15th AFCCE in Addis Ababa, Ethiopia Remarks of the IACO Secretary General at the Breakfast Meeting of The Global Producer Forum, 17th February 2017

15th AFCCE in Addis Ababa, Ethiopia

 

Remarks of the IACO Secretary General at the Breakfast Meeting of

The Global Producer Forum, 17th February 2017

 

BREAKFAST MEETING:

 

Ladies and Gentlemen,

I would like to begin by paying tribute to a true friend of the African coffee industry, the late Roberio Oliveira Silva, for his invaluable contribution to the coffee industry. He served as Executive Director of the International Coffee Organisation from 2011 to 2016.  May his soul rest in peace.

 

It is now almost a year, since the idea of a Global Coffee Producer Forum was mooted by our Colombian colleagues. The plan is to hold the Forum in Colombia this year, and the organisers intend to bring together producers from about 40 countries to examine the looming crisis in the coffee industry.

 

Coffee producers everywhere are currently facing a serious dilemma—to farm or not to farm? Certain dynamics are responsible for rendering coffee farming non-remunerative to the producers, and thus unsustainable. As producers, we need to seriously examine and address the challenges we are facing at different levels of the coffee value chain.

Through several high-level presentations made by scientists, university professors, and various coffee specialists, we have been taught how to attain sustainability as producers. Implementing these recommendations looks appealing and much as this pleases consumers, producers on the other hand are not being fairly compensated, leaving their livelihoods and future at stake. The grave implication might be the risk of neglect of coffee production, which could create a serious deficit that would plunge the global market into chaos.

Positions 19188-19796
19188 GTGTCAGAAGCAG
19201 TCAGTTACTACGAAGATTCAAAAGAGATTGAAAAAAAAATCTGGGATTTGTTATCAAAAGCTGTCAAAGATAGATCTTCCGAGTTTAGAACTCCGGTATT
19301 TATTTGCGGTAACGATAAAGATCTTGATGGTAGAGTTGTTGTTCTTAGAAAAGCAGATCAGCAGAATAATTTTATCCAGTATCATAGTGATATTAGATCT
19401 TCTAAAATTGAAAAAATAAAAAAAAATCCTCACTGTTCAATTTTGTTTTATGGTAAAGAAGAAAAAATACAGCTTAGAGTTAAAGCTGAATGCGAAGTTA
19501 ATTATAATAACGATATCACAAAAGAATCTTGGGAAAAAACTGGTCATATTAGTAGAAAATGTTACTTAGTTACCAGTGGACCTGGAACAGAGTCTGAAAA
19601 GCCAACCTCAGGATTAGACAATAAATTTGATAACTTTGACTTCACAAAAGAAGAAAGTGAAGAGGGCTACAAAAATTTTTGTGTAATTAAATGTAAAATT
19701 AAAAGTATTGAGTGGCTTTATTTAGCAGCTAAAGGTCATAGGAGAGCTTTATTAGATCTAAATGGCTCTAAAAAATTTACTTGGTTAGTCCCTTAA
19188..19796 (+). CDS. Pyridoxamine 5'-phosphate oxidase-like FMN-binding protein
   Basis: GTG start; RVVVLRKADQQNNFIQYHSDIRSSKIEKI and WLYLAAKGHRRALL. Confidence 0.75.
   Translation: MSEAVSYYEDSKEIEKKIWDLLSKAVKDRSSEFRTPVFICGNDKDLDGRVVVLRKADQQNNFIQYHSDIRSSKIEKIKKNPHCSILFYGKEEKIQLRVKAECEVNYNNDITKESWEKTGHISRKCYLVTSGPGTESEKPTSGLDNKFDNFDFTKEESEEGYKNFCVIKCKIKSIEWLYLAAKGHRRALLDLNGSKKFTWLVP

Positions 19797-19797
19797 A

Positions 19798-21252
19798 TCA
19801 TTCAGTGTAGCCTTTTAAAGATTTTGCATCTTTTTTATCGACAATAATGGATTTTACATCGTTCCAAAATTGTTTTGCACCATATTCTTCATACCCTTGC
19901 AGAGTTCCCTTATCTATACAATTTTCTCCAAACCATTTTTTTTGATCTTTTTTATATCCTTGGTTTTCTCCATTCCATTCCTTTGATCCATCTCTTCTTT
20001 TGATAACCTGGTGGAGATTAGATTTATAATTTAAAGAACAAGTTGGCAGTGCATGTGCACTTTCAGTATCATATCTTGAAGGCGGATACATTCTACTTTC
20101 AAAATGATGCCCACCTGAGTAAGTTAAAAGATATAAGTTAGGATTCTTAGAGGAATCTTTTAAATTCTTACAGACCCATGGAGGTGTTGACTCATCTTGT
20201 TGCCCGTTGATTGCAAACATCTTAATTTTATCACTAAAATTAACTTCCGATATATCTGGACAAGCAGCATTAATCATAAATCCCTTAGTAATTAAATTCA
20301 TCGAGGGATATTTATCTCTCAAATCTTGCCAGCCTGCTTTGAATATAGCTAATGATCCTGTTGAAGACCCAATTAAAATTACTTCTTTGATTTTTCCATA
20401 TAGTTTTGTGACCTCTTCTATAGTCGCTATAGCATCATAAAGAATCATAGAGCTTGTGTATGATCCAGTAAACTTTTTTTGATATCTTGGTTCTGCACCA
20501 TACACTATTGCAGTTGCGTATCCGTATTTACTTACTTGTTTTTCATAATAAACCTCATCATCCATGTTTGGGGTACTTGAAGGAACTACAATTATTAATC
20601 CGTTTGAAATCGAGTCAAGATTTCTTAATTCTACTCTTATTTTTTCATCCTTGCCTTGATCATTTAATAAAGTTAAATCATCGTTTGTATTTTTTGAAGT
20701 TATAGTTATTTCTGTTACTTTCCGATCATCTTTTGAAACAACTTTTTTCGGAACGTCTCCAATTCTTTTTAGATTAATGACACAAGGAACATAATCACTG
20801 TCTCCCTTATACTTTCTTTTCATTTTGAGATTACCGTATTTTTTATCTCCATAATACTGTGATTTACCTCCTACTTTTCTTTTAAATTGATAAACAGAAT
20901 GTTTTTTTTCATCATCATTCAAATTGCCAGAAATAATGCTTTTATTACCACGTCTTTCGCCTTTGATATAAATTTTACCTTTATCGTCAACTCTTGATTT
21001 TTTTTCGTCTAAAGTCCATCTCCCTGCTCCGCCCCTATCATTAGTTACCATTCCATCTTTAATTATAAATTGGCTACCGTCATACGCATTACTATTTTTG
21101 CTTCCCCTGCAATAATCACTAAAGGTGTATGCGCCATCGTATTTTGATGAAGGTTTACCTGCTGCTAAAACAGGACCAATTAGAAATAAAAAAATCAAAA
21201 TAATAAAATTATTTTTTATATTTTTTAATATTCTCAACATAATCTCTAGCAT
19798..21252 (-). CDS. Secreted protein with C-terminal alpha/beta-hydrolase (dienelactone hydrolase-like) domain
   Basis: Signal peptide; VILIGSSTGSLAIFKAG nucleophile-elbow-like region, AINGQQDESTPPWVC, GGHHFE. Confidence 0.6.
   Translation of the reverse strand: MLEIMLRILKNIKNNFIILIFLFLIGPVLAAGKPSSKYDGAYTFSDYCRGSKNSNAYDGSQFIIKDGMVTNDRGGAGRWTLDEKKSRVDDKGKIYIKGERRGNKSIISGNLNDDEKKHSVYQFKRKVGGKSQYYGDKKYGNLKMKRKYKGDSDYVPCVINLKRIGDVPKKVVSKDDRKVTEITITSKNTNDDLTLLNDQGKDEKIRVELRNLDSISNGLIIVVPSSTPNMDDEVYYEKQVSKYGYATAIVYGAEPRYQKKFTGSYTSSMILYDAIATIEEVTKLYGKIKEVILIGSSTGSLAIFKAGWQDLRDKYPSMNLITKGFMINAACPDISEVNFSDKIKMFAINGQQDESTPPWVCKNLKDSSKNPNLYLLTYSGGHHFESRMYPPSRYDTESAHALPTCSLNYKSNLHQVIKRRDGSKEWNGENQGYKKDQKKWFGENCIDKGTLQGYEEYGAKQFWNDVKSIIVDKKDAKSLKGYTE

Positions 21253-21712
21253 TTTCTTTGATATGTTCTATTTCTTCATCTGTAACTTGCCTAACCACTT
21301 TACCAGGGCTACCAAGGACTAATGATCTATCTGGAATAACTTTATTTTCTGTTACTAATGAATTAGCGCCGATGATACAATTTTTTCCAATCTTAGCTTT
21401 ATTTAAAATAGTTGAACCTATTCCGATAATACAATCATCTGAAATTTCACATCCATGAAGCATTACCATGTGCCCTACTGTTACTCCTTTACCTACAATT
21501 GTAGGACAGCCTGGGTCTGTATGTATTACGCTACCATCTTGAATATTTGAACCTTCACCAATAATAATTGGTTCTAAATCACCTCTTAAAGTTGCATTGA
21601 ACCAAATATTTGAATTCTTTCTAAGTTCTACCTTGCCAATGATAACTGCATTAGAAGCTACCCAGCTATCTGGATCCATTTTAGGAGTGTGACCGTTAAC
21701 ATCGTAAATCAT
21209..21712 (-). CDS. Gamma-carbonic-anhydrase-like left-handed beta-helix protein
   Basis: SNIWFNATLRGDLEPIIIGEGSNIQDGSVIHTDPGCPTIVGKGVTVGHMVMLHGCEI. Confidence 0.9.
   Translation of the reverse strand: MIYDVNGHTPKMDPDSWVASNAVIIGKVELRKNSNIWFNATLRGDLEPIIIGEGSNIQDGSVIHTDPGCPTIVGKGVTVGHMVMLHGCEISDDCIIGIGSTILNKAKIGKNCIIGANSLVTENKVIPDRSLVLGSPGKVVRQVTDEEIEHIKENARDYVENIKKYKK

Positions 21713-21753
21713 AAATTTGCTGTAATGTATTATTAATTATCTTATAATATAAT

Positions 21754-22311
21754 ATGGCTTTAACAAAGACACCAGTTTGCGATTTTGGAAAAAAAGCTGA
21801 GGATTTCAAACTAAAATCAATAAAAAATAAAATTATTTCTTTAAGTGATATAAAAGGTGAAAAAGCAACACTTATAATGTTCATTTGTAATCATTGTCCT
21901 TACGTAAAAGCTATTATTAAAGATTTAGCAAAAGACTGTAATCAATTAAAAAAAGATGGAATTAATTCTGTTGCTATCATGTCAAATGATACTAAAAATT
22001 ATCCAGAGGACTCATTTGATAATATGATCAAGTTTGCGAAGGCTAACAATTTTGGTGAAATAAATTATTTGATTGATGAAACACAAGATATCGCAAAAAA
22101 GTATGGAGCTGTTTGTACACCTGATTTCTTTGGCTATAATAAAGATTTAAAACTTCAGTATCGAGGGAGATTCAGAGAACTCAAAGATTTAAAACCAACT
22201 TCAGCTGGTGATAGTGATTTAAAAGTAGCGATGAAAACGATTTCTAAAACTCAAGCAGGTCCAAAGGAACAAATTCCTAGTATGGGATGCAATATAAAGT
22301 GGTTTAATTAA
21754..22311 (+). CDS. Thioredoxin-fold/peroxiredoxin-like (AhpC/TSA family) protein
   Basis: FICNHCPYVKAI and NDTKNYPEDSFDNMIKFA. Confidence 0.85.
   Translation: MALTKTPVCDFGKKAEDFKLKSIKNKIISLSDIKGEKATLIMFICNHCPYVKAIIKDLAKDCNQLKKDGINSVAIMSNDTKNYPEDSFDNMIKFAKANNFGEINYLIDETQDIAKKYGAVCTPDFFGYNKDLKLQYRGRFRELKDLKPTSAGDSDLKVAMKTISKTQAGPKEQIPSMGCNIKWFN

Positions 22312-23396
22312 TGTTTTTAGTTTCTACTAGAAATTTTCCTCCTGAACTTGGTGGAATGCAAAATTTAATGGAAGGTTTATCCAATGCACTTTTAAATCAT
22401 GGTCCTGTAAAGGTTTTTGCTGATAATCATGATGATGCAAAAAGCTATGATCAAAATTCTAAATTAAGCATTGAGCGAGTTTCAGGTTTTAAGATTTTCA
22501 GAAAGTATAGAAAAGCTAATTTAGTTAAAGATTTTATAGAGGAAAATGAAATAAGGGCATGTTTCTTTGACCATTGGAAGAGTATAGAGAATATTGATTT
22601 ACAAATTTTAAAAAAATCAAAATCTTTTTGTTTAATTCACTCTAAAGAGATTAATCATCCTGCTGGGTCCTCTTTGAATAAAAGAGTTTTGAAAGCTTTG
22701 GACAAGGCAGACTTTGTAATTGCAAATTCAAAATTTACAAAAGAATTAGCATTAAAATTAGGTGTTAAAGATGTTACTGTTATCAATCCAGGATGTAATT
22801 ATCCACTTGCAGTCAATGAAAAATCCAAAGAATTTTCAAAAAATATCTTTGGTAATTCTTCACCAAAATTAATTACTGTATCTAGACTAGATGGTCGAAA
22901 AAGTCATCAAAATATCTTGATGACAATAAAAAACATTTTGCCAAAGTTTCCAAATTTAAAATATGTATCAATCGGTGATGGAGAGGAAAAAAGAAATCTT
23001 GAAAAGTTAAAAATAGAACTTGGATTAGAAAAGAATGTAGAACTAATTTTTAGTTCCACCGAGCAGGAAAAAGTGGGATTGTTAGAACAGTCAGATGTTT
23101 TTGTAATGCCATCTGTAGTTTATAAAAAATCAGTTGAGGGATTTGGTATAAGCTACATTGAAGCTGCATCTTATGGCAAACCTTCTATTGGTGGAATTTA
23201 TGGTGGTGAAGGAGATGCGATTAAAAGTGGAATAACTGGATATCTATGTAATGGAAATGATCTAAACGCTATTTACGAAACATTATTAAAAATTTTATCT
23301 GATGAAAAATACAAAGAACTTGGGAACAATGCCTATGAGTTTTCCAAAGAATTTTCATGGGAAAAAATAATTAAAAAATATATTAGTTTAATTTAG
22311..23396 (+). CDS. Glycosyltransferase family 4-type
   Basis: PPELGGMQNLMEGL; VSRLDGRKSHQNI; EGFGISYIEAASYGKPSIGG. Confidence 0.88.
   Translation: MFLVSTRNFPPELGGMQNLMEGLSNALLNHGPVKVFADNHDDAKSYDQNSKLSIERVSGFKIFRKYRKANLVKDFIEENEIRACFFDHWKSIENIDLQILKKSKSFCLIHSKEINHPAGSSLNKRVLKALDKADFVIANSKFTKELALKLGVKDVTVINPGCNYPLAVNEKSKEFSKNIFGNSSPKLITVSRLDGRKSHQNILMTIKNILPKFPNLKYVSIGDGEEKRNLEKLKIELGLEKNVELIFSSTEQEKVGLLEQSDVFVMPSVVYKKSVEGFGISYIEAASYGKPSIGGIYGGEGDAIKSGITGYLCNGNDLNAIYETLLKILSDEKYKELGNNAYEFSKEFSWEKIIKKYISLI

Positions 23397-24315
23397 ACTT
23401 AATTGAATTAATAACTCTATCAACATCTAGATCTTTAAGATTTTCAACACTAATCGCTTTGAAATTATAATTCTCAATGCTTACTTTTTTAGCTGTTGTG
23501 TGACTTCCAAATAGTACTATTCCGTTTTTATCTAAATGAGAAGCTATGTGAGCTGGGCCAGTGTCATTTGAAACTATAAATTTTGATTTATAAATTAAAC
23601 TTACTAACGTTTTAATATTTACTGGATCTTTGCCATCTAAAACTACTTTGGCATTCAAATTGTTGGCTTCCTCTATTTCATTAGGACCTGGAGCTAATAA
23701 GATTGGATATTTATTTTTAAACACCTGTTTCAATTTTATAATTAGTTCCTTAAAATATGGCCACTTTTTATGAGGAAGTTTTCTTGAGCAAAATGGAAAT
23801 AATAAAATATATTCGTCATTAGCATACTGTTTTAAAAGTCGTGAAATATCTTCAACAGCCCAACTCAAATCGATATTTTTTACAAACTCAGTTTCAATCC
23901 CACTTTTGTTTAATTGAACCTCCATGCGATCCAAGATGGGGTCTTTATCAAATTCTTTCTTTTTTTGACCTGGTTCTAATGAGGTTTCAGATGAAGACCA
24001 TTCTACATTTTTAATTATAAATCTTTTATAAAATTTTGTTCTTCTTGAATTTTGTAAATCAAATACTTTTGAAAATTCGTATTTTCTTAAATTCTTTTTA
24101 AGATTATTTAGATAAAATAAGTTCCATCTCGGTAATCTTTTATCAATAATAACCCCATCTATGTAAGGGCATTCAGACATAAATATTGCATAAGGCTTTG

The purpose of the Forum is to explore ways in which coffee prices could be improved. Although the fundamentals indicate that demand is quite strong, supply is not growing at the same pace.  The truth of the matter is that farmers are very concerned about low prices. What I believe should be done, is to draw attention to the producer’s dilemma, re-examine the market fundamentals, and agree on the appropriate course of action. A better future for all stakeholders should be ensured by addressing the producers’ concerns. This means that the Forum should have a producer-oriented look at the industry, and examine the scenarios that should be considered in achieving the desired state of our industry in the future.

Africa is always keen on collaborating with the other regions in seeking solutions to the daunting problems. The expected outcome is improved livelihoods for the small-holder producers so that coffee could contribute to the transformation of the economies of African nations. The Inter-African Coffee Organisation (IACO) is pleased to be a part of this, and we look forward to a fruitful dialogue in line with the objectives of the Global Coffee Producers Forum.

I hope, Ladies and Gentlemen, that the Forum will attract massive participation from all the producing regions, that the deliberations will move the agenda forward, and that concrete solutions to avert the looming coffee crisis will be adopted. It is also my desire that firm commitments will be made to implement the recommendations for the ultimate benefit of the global coffee industry and most significantly for the survival of the coffee producers.

Thank you!

Frederick KAWUMA,

Secretary General of IACO

(sg@iaco-oiac.org